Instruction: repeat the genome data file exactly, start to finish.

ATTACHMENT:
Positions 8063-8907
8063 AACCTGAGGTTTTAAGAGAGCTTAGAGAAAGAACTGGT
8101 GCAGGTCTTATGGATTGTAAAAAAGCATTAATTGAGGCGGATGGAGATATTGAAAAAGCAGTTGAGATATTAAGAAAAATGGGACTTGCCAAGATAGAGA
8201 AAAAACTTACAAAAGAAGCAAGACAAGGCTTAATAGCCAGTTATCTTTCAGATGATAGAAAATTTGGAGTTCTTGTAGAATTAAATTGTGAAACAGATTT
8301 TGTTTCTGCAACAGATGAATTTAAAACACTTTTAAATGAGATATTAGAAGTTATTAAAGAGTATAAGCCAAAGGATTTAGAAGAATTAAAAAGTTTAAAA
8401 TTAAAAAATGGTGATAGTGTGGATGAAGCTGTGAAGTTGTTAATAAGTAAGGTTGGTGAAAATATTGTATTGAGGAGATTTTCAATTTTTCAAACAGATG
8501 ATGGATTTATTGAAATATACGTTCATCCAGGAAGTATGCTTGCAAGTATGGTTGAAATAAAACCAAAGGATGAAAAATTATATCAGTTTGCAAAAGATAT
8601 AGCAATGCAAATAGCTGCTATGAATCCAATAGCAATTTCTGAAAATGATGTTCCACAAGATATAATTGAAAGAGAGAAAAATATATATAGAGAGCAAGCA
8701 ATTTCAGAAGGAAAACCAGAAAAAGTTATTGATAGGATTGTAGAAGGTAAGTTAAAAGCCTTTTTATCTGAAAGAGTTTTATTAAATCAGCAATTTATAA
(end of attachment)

Positions 8063-8907
8063 AACCTGAGGTTTTAAGAGAGCTTAGAGAAAGAACTGGT
8101 GCAGGTCTTATGGATTGTAAAAAAGCATTAATTGAGGCGGATGGAGATATTGAAAAAGCAGTTGAGATATTAAGAAAAATGGGACTTGCCAAGATAGAGA
8201 AAAAACTTACAAAAGAAGCAAGACAAGGCTTAATAGCCAGTTATCTTTCAGATGATAGAAAATTTGGAGTTCTTGTAGAATTAAATTGTGAAACAGATTT
8301 TGTTTCTGCAACAGATGAATTTAAAACACTTTTAAATGAGATATTAGAAGTTATTAAAGAGTATAAGCCAAAGGATTTAGAAGAATTAAAAAGTTTAAAA
8401 TTAAAAAATGGTGATAGTGTGGATGAAGCTGTGAAGTTGTTAATAAGTAAGGTTGGTGAAAATATTGTATTGAGGAGATTTTCAATTTTTCAAACAGATG
8501 ATGGATTTATTGAAATATACGTTCATCCAGGAAGTATGCTTGCAAGTATGGTTGAAATAAAACCAAAGGATGAAAAATTATATCAGTTTGCAAAAGATAT
8601 AGCAATGCAAATAGCTGCTATGAATCCAATAGCAATTTCTGAAAATGATGTTCCACAAGATATAATTGAAAGAGAGAAAAATATATATAGAGAGCAAGCA
8701 ATTTCAGAAGGAAAACCAGAAAAAGTTATTGATAGGATTGTAGAAGGTAAGTTAAAAGCCTTTTTATCTGAAAGAGTTTTATTAAATCAGCAATTTATAA